Regina Grunenberg, FC St. Pauli 1971.
Source: Sportjournalismus, MHMK Hamburg
Brazil’s Maycon lies on the field as the German team celebrate their win in the 2007 Women’s World Cup final, China, 2007
With all of the awesome blogs about football (everything from Just Football to A Football Report to In Bed With Maradona and all of hundreds of others) as well as the quarterlies that have started cropping up (The Blizzard, Howler and XI come to immediate mind), we wanted a place for our writing.
Football is, stereotypically, the boys’ sport. They’re the players, the fans, the writers. If you were to take a cursory glance at the whole of the culture, you might get the idea that it’s just them.
Except it’s not.
According to the popular book Soccernomics, in 2004, more than forty percent of the global audience for Euro 2004 was female. Think about that: eight years ago, almost half of the viewers of what is arguably the second biggest (or, to some, the biggest) football tournament in the world were females. Since then, the numbers have risen and yet, if you look at the bylines or the members of the teams of any of the blogs or magazines, the numbers don’t match up.
That’s where Second Touch comes in.
We’re female football fans who want to be able to see the work done by fellow female football fans. Their articles and opinions and game recaps.
We know that there are female fans out there who can analyze a match with the best of them, who wants to write about her team and her players, just like the guys do. Who can understand the feelings of Nick Hornby’s fan in Fever Pitch with scary similarity. Who has woken up in the middle of the night, even though they have work the next morning because their team is playing.
And we want you. We want your views and your opinions and your analyzing. We want your player profiles and your five reasons such-and-such a player will or won’t make or break a team, why having such-and-such a player out with injury is going to cause their team to limp a little. We want your interviews and your photography and everything else in between.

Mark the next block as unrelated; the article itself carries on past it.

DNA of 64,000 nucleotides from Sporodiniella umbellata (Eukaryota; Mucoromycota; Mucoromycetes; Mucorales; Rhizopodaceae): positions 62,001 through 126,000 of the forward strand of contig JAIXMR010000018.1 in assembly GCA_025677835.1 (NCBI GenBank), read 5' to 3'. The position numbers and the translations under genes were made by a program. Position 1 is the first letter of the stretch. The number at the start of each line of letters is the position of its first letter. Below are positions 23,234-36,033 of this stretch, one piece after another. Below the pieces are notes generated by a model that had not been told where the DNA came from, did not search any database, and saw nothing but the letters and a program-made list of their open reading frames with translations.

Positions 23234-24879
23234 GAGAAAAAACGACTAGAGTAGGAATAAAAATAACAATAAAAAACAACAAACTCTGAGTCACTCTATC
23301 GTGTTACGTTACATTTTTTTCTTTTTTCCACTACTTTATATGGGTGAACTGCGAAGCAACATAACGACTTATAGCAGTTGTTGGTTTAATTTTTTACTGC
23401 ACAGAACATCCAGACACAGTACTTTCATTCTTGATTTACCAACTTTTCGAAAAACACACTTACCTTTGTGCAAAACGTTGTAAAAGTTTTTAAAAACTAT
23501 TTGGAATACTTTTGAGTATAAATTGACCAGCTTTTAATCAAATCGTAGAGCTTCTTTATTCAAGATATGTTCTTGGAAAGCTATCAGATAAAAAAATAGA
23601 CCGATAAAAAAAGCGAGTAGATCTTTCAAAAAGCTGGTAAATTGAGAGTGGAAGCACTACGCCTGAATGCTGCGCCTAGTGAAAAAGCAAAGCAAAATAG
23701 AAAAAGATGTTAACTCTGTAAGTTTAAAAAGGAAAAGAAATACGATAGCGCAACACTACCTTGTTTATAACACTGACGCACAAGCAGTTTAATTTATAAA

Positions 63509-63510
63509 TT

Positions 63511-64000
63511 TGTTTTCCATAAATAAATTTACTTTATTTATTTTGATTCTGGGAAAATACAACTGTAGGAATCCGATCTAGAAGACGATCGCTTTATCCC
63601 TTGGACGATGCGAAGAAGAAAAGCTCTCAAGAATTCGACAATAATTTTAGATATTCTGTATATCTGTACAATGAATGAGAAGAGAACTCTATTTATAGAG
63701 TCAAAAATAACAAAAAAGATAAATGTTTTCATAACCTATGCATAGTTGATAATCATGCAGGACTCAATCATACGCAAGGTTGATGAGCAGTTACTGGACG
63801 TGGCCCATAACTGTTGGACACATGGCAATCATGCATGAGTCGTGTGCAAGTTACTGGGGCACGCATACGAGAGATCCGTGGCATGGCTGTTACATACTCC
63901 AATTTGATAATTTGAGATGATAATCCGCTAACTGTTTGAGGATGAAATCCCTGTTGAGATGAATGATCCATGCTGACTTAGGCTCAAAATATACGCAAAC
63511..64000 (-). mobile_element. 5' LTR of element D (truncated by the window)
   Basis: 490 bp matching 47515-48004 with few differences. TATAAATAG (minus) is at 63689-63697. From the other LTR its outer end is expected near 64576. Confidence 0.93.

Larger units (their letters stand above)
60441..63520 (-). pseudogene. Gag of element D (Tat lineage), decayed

If you’re interested in the project or want to know more, please contact us at email@example.com .
Anonymous asked: Hope Solo became starting keeper in 2005. Bri took a break and then became backup from that point on.
Ah, will correct that. Thank you.
Briana Scurry making a save WUSA match.
Scurry was the starting goalkeeper for the USWNT between 1995-2005. Here she is talking about a save she made during 1999 World Cup final between China and the USA.
Official Women’s World Cup 1999 poster signed by the German national team.
Miss Pauline Craske teaches her junior school pupils to play football on the playing fields at Queen’s College, Taunton, England, 1943
Fairey goal keeper Betty Stanhope destroys any hope of a score for the AV Roe team, as she knocks the ball up to hit the cross bar, Fallowfield, Manchester, 1944
The Fairey team with their coach, Mr O’Conner, following their six-nil win over the AV Roe team, Fallowfield, Manchester, 1944
Left to right, they are: Marion Benson (right inside), Doris Beeston (centre forward), Phyllis Hatkinson (centre half), Alice Cocker (left back and captain), Frances Finch (right outside), May Grimwood (left outside), Mr G O’Conner, Helena Griffin (right half), Betty Stanhope (goal), Betty Morley (right back), Vera Hulme (left half) and Sheila Love (left inside).